Yanshof Yanshof - 3 months ago 22
C# Question

Open two tcp connection using TcpListener class on both side

I want to open tcp connection between two machine.
I want to use the class TcpListener on the client side and on the server side and by this to have the option to make the two side 'talk' with the other by sending and receiving byte[].

That mean that each side is a server and a client.

I using the code from msdn to do it.
But on this code the server start and wait till the client will connect to him.

If i doing so on the both sides i will fail.
Is there any other way ?

The code:

public static void Main()
{
TcpListener server=null;
try
{
// Set the TcpListener on port 13000.
Int32 port = 13000;
IPAddress localAddr = IPAddress.Parse("127.0.0.1");

// TcpListener server = new TcpListener(port);
server = new TcpListener(localAddr, port);

// Start listening for client requests.
server.Start();

// Buffer for reading data
Byte[] bytes = new Byte[256];
String data = null;

// Enter the listening loop.
while(true)
{
Console.Write("Waiting for a connection... ");

// Perform a blocking call to accept requests.
// You could also user server.AcceptSocket() here.
TcpClient client = server.AcceptTcpClient();
Console.WriteLine("Connected!");

data = null;

// Get a stream object for reading and writing
NetworkStream stream = client.GetStream();

int i;

// Loop to receive all the data sent by the client.
while((i = stream.Read(bytes, 0, bytes.Length))!=0)
{
// Translate data bytes to a ASCII string.
data = System.Text.Encoding.ASCII.GetString(bytes, 0, i);
Console.WriteLine("Received: {0}", data);

// Process the data sent by the client.
data = data.ToUpper();

byte[] msg = System.Text.Encoding.ASCII.GetBytes(data);

// Send back a response.
stream.Write(msg, 0, msg.Length);
Console.WriteLine("Sent: {0}", data);
}

// Shutdown and end connection
client.Close();
}
}
catch(SocketException e)
{
Console.WriteLine("SocketException: {0}", e);
}
finally
{
// Stop listening for new clients.
server.Stop();
}


Console.WriteLine("\nHit enter to continue...");
Console.Read();
}

Answer

I assume there is some missunderstanding... The TcpListener class is used to open a listener. This represents an endpoint to whom a client can connect (like e.g. a WebServer). To actually connect to such an endpoint you need to use an instance of the TcpClient class.

Following a simple example (written out of my head and NOT TESTED!), also be advised that there is no error handling included and this should just give you a hint where and how to start.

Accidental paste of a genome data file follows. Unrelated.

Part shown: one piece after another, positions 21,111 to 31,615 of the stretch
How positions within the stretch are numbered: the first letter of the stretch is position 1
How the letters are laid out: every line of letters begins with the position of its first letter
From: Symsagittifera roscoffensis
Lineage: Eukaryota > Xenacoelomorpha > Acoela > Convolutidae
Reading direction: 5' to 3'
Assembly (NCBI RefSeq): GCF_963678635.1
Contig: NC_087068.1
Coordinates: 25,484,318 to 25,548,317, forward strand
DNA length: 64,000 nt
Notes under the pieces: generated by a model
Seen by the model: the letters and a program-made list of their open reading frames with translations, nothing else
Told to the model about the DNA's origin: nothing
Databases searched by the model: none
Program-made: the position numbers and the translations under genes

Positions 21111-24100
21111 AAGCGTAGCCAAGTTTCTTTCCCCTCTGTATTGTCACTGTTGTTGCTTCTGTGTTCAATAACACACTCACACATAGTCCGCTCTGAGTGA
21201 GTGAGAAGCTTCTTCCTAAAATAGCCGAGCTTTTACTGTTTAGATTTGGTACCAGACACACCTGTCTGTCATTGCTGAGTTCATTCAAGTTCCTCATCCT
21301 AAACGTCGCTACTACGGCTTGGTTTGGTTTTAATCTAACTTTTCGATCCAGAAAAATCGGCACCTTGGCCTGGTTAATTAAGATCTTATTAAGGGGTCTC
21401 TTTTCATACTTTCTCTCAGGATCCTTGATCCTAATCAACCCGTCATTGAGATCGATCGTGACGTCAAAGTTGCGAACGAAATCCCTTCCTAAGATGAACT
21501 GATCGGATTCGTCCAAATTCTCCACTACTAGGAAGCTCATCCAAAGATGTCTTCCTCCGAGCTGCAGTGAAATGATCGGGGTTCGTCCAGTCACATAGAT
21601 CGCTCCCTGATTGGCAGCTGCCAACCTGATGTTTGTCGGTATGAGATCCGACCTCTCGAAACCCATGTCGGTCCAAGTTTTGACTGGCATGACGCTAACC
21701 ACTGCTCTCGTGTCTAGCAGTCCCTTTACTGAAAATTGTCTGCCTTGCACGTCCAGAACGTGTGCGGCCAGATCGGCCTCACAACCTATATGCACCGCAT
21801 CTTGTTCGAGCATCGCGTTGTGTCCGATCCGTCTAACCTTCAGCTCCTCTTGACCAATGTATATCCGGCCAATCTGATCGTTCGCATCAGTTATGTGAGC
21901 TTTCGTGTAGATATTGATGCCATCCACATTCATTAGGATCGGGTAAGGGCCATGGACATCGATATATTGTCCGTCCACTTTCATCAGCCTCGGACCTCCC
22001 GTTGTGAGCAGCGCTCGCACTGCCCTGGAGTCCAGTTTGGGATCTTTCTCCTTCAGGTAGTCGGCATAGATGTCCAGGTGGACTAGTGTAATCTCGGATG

Serverside

// Create a local endpoint (all network interfaces at port 80)
// and create a listener that uses that endpoint.
IPEndPoint localEndPoint = new IPEndPoint(IPAddress.Any, 80);
TcpListener listener = new TcpListener(localEndPoint);

// Start the listener.
listener.Start();

// Wait (blocking) until a client connects.
TcpClient client = listener.AcceptTcpClient();

// Stop the listener (so no one else can connect).
listener.Stop();

// Fetch the underlying network stream which
// allows reading and writing data between us and
// the connected client.
NetworkStream ns = client.GetStream();

// Read data from the stream.
byte[] dataBuffer = new byte[8192];
int receivedBytes = ns.Read(dataBuffer, 0, dataBuffer.Length);

// Translate it back to a text by using UTF-8 encoding.
Console.WriteLine($"I have received {receivedBytes} bytes:");
Console.WriteLine(Encoding.UTF8.GetString(dataBuffer, 0, receivedBytes));

// Write an answert to the client.
dataBuffer = Encoding.UTF8.GetBytes("Thank you for your message!");
ns.Write(dataBuffer, 0, dataBuffer.Length);

// Close everything.
ns.Flush();
ns.Close();
client.Close();

Clientside

// Create a remote endpoint (the ip you want to connect to at port 80)
// and create a client that uses that endpoint.
IPEndPoint remoteEndPoint = new IPEndPoint(IPAddress.Parse("the ip you want to connect to"), 80);
TcpClient client = new TcpClient();

// Try to connect to that endpoint.
client.Connect(remoteEndPoint);

// Fetch the underlying network stream which
// allows reading and writing data between us and
// the connected client.
NetworkStream ns = client.GetStream();

// Write something to the server.
byte[] dataBuffer = Encoding.UTF8.GetBytes("Hello, I am here.");
ns.Write(dataBuffer, 0, dataBuffer.Length);

// Read an answer back from the server.
dataBuffer = new byte[8192];
int receivedBytes = ns.Read(dataBuffer, 0, dataBuffer.Length);

// Translate it back to a text by using UTF-8 encoding.
Console.WriteLine($"I have received an answer with {receivedBytes} bytes:");
Console.WriteLine(Encoding.UTF8.GetString(dataBuffer, 0, receivedBytes));

// Close everything.
ns.Flush();
ns.Close();
client.Close();

The example above obviously does just send one message and closes the application afterwards. If you need to wait until data has arrived, you can use the DataAvailable property of the NetworkStream which indicates whether data is available or not. If not, just sleep and try again later.

Example

bool iWantToReceiveData = true;

while (iWantToReceiveData)
{
    // If no data is available...
    if (!ns.DataAvailable)
    {
        // ...wait some time and try again later.
        Thread.Sleep(100);
        continue;
    }

    // Read an answer back from the server.
    dataBuffer = new byte[8192];
    int receivedBytes = ns.Read(dataBuffer, 0, dataBuffer.Length);

    // Translate it back to a text by using UTF-8 encoding.
    Console.WriteLine($"I have received an answer with {receivedBytes} bytes:");
    Console.WriteLine(Encoding.UTF8.GetString(dataBuffer, 0, receivedBytes));
}

Of course this is some kind of blocking beaviour so you will have to handle that in a separate thread.

I would suggest building an EnhancedNetworkStream class which has a thread running in the background that does the cyclic checking for new data and fires an event once new data has arrived.